IN TALKS with SPENT

22.06.22

Featuring Spent
Words & Styling by Graham Peacock
Photography by Scott McWilliam
Make-up by MVB
Venue Bonjour Glasgow

It’s exciting to see an artist like Spent gain traction in the music scene. With infectious electronic beats, and a lyrical ability that sees them move between powerful and unbothered from one line to the next, Spent’s sound appears as effortless as it is unpredictable.

Not satisfied with solely releasing music, Spent creates an entire world for their listeners to immerse themselves in. With a bold visual style and innovative videos, Spent has emerged as a multidisciplinary artist who cares about serving up thought-provoking, hedonistic, complex work, and who doesn’t give a f*** about what everyone else is doing. 

Having climbed through the ranks despite an absence of live venues, we visited the Cybersexy musician in Bonjour, a queer bar in Glasgow’s East End, to talk about all things digital, physical, and queer. 

Spent! How are you?

I’m good. I’m feeling very extroverted, which is lovely for both of us.

We’re in Bonjour: a profit-sharing, workers co-op queer bar in Glasgow. How does it feel getting to perform in spaces created for and occupied by queer people?

It’s nice. It’s refreshing. When you’re coming up, and you’re performing in spaces where no one wants you, and no one’s ultimately listening to you, and you’re just selling your soul, it can be a bit disheartening. I think especially for queer people that’s kind of just everyday on the street. So it’s quite nice to come into a space and be turned the whole way up and be fully you and do your art, and everyone’s there to really be there. It’s nice. It’s good.

Tell me about your name.

It’s simple. Spencer is my last name, Teddy is my first name. So, half of Spencer, and T for Teddy. But the alternate way is Spencer, and I’m bent, so: Spent.

We’ve read other interviews you’ve done, and you talk about Spent in the third person. It feels like Spent is more than just a stage name, do you feel like they’re separate from you?

It’s both, I think. Spent is completely informed by my personal life and my experience. It’s so personal, but I think by removing Spent from Teddy I get this freedom to be as creative as I want with no restrictions. It’s removed from the physical space so I can exist in the digital. And this can be expressed through sound, visuals, performance, anything. I think Spent just removes the limitations of physical space.

Your work seems more preoccupied with the digital world than the physical one. I think queer people find a lot of power in the way they present themselves online, do you feel this way?

Yeah, I do for sure. I think a lot of queer people do because it’s a space where you have complete agency to be whoever the fuck you want and do whatever you want to do. But I don’t necessarily think my work focuses on the digital space, I just think it focus on queer experience. I think, as I’m growing up, it’s more about how I then translate that into the world and the people I have around me. So it was very online-based, and now as I move on it’s more as a commentary on the time.

Speaking of the digital world, what was your most recent Google search?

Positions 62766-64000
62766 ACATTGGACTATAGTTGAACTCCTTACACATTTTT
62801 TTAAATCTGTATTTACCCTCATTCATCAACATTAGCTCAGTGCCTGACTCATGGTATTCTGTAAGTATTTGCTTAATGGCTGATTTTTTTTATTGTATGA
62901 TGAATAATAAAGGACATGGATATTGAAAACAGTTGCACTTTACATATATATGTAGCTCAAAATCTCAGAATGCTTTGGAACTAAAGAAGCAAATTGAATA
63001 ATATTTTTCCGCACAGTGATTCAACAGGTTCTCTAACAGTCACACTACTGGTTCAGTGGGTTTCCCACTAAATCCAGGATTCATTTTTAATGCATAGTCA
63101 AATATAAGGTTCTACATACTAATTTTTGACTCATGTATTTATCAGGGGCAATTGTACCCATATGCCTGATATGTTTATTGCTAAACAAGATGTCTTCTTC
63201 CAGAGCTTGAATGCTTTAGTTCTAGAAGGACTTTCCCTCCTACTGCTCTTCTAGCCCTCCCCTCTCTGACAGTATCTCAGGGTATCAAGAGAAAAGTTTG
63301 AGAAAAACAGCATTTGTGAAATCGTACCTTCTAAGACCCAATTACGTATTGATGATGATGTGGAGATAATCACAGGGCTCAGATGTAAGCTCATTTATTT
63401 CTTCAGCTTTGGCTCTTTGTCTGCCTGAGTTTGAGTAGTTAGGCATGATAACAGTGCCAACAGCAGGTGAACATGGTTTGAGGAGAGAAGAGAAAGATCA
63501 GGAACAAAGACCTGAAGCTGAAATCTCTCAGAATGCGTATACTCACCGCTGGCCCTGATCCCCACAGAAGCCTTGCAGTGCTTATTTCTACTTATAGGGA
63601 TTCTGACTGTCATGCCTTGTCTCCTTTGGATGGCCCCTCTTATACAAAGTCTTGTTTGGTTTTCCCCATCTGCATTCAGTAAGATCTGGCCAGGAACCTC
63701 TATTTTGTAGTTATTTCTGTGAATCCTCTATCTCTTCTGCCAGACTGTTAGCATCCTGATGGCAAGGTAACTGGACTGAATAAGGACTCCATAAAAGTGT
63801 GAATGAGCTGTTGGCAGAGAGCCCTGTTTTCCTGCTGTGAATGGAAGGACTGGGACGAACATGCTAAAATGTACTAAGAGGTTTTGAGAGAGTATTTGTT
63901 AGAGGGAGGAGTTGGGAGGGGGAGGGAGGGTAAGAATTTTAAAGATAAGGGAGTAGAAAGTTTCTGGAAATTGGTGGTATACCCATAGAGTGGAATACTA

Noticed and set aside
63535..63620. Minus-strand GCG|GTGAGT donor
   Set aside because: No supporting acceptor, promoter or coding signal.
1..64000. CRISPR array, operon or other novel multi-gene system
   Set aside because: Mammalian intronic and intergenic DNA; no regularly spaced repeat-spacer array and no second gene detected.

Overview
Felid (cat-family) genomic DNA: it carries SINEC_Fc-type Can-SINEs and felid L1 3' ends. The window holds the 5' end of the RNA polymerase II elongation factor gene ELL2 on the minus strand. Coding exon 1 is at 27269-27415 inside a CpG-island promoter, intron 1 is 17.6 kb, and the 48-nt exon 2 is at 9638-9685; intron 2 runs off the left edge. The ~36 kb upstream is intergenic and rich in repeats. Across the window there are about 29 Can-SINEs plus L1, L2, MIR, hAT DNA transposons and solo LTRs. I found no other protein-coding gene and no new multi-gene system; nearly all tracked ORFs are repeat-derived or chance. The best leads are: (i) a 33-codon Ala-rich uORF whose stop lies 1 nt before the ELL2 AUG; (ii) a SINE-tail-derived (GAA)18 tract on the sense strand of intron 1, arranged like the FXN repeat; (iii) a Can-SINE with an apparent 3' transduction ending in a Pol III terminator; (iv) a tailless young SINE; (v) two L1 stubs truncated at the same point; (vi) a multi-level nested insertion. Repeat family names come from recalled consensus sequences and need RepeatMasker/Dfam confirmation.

‘LoveHoney discount code’.

We keep listening to Cybersexy. Is this song part of a new project?

Yeah, it’s part of new stuff. It’s planting a foot in reality, this whole new project. I’m in my Basquiat era. Like, I’m not trying to paint a really realistic situation. I’m just churning shit out about the real queer, nonbinary experience. My new song is called Eyes. Cybersexy was the club, it was the online space. Eyes is that feeling of walking down the street with all eyes on you in the best way and the worst way. Like yeah I look good, but do you want to fuck me or do you want to fight me?

The same can be said for any creative industry, but the music industry feels especially fast-paced. Do you feel a pressure to release new music, or do you feel like you can take your time?

I definitely felt pressure with the last stuff. I was at uni full time and releasing songs and music videos every single month for a year. It was so intense, but I felt I needed to otherwise I’d be forgotten. Now I don’t feel that at all. I’m an independent artist, I don’t have a label. Okay, I might be in the industry, but I’m also not in the industry – I think that provides such freedom, because I can just do whatever I want. I believe in my music, I’m giving this perspective that hasn’t been given a lot before. Regardless of the sound, the subject matter, where it’s coming from, is not in mainstream stuff. So I don’t need to chase, I need to give my authentic real experience, and if that happens to be once every 2 weeks then fine, if that’s once every six months, then fine. It’s just about authenticity.

Speaking of authenticity, people throw around the term authentic, and they throw around the word experimental. But we feel like your work is genuinely both. It’s experimental in the sense that it fits into the genre of experimentalism, but listening you can tell that you yourself are pushing yourself to experiment within your sound. Who influences you?

I’m influenced by everything, and a lot of things. At the moment, it’s James Blake, Frank Ocean’s Tumblr – Patti Smith’s book Just Kids is the reason I moved to Glasgow. Obviously Arca, JPEGMAFIA, and Andy Worhol at the moment randomly. I was never really into him before now.

Okay, that’s all. I’m buying you a drink at the bar. What are you ordering?

A pint of your cheapest cider.

Sign up to the newsletter for 10% off your first order